The Board understands NARPO’s argument that a good cause standard may create additional uncertainty for some property owners because the revised standard may allow a greater number of extensions to be granted than under an extraordinary circumstances standard. Therefore, such additional one-year extensions would not be favored. However, because RTC’s evidence, (see RTC Pet., Declaration Griffen 2), indicates that 327 out of 370 negotiated agreements (approximately 88%) have been reached within four years—that is, before the “good cause” requirement for extensions would apply under the rule proposed here—the Board believes that its proposed rule balances the interests of all affected parties.

 

For these reasons and those discussed in the NPR, EP 749 (Sub-No. 1), slip op. at 5, and because the Board proposes to establish a one-year period for any initial interim trail use negotiating period (as suggested by RTC), the Board now proposes to limit the number of extensions of an interim trail use negotiating period to three one-year extensions, unless good cause for additional extension(s) is shown.

Given that the Board is revising its proposal based on the comments on the NPR and RTC’s new rulemaking proposal, the Board will deny as moot RTC’s request that the Board institute a separate rulemaking to address the standard for granting extensions.

 

REVISED PROPOSED RULE

 

For the reasons discussed above, and as set forth in Appendix A, the Board proposes to establish a one-year duration for any initial interim trail use negotiating period. Additionally, the Board proposes to modify its Trails Act rules to permit up to three one-year extensions if the trail sponsor and railroad agree and to clarify that requests for additional extensions are not favored but may be granted if the trail sponsor and railroad agree and good cause is shown.[16]

 

The Board proposes to make the new rule establishing a one-year period for any initial interim trail use negotiating period applicable to any new CITU/NITU requested on or after the effective date of the rule. Parties in negotiations under existing CITUs/NITUs would be permitted to request one-year extensions (rather than continuing with 180-day extensions). The proposal to limit the number of one-year extensions of an interim trail use negotiating period to three, however, would apply both to new CITUs/NITUs requested on or after the rule’s effective date and to cases where a CITU/NITU was requested before the rule takes effect. In the latter instance, a showing of good cause would be required for any request that would extend the interim trail use negotiating period to a date after the four-year anniversary of its issuance (including cases where the existing CITU/NITU already extends beyond that anniversary).[17]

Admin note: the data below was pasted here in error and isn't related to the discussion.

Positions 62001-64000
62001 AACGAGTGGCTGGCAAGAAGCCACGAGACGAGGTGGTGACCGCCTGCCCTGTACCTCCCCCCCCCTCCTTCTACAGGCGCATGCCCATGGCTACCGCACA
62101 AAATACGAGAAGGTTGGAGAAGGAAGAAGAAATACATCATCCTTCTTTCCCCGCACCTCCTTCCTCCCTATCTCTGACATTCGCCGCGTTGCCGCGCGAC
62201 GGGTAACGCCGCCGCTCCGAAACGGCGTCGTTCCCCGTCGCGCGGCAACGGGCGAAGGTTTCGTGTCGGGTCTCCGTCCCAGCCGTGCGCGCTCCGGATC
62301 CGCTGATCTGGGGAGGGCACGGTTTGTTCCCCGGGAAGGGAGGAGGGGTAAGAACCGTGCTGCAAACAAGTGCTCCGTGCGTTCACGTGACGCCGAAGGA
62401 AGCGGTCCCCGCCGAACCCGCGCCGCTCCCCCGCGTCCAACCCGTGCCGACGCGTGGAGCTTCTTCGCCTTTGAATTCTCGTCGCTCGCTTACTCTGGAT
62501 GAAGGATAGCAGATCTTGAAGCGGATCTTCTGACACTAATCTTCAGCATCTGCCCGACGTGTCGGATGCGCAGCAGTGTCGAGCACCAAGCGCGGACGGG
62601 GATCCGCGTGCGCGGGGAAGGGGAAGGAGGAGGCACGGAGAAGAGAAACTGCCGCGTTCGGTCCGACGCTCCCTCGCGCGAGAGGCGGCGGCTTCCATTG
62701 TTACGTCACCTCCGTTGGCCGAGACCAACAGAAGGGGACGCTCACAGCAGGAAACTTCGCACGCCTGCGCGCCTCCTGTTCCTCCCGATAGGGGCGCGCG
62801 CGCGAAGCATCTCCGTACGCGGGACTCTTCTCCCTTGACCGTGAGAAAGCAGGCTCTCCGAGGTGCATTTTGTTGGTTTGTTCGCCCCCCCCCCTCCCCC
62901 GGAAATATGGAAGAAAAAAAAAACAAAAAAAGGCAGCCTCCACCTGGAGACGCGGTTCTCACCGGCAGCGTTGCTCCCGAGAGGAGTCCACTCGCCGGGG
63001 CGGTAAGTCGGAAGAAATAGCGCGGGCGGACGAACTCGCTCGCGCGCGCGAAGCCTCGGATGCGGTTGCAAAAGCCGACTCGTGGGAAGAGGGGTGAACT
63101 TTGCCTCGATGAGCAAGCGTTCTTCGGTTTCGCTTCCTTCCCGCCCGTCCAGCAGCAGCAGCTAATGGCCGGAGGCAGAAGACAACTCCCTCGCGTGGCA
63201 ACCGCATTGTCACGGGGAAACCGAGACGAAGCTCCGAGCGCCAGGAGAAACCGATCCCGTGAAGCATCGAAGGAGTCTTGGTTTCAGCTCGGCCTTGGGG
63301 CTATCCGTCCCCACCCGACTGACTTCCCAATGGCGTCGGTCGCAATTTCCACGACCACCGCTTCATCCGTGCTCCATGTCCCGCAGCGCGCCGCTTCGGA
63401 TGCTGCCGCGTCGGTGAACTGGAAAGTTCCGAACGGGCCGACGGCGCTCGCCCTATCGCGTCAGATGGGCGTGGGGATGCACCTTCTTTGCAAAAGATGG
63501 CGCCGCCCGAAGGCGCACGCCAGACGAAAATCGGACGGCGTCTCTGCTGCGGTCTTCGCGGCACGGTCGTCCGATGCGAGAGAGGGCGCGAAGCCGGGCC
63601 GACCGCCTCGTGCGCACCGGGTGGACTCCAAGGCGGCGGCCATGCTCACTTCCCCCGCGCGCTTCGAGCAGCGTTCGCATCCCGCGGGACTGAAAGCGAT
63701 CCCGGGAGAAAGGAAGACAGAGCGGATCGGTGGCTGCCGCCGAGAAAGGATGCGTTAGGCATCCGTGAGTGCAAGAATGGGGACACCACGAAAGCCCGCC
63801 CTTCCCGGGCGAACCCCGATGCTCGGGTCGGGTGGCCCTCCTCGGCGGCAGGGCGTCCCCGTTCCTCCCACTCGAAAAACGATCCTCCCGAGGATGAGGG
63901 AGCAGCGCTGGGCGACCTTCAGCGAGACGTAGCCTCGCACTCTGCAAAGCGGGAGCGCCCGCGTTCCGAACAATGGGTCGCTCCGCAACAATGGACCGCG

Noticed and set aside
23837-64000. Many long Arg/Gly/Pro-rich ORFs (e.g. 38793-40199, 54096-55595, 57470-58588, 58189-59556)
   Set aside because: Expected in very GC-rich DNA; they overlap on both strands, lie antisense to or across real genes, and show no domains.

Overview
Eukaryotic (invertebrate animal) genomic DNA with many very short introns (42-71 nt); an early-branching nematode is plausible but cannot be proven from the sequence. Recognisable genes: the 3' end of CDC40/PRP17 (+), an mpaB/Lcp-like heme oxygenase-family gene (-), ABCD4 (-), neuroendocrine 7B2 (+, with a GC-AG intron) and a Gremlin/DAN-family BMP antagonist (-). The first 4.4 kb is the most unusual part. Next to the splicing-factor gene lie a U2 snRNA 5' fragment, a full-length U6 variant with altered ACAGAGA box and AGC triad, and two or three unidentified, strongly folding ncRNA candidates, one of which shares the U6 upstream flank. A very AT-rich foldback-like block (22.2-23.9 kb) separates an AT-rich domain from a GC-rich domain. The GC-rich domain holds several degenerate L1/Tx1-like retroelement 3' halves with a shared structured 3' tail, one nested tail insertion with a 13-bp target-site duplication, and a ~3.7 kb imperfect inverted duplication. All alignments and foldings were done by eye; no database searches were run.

Interested persons may comment on the proposed rule by July 8, 2019; replies are due by July 26, 2019.

 

Regulatory Flexibility Act

 

The Regulatory Flexibility Act of 1980 (RFA), 5 U.S.C.  601-612, generally requires a description and analysis of new rules that would have a significant economic impact on a substantial number of small entities.  In drafting a rule, an agency is required to: (1) assess the effect that its regulation will have on small entities; (2) analyze effective alternatives that may minimize a regulation’s impact; and (3) make the analysis available for public comment.   601-604.  In its notice of proposed rulemaking, the agency must either include an initial regulatory flexibility analysis,  603(a), or certify that the proposed rule would not have a “significant impact on a substantial number of small entities,”  605(b). Because the goal of the RFA is to reduce the cost to small entities of complying with federal regulations, the RFA requires an agency to perform a regulatory flexibility analysis of small entity impacts only when a rule directly regulates those entities.  In other words, the impact must be a direct impact on small entities “whose conduct is circumscribed or mandated” by the proposed rule.  White Eagle Coop. v. Conner, 553 F.3d 467, 480 (7th Cir. 2009).

 

The Board’s proposed changes to its regulations here are intended to improve and expedite its trail use procedures and do not mandate the conduct of small entities.[18]  The changes proposed here are largely procedural and would not have a significant economic impact on Class III rail carriers or trail sponsors (whether as small businesses, not-for-profits, or small governmental jurisdictions) to which the RFA applies. The proposed rules, if promulgated, would lengthen, from 180 days to one year, the duration of the initial voluntary interim trail use negotiating period and the current typical extension, reducing the frequency with which trail sponsors and railroads would need to file extension requests and replies. The Board, therefore, expects the impact of the proposed rule would be a reduction in the paperwork burden for small entities. Further, the Board asserts that the economic impact of the reduction in paperwork, if any, would be minimal and entirely beneficial to small entities as such entities would have reduced filing burdens associated with negotiating an interim trail use agreement. Therefore, the Board certifies under 5 U.S.C.  605(b) that these proposed rules, if promulgated, would not have a significant economic impact on a substantial number of small entities within the meaning of the RFA. This decision will be served upon the Chief Counsel for Advocacy, Offices of Advocacy, U.S. Small Business Administration, Washington, DC 20416.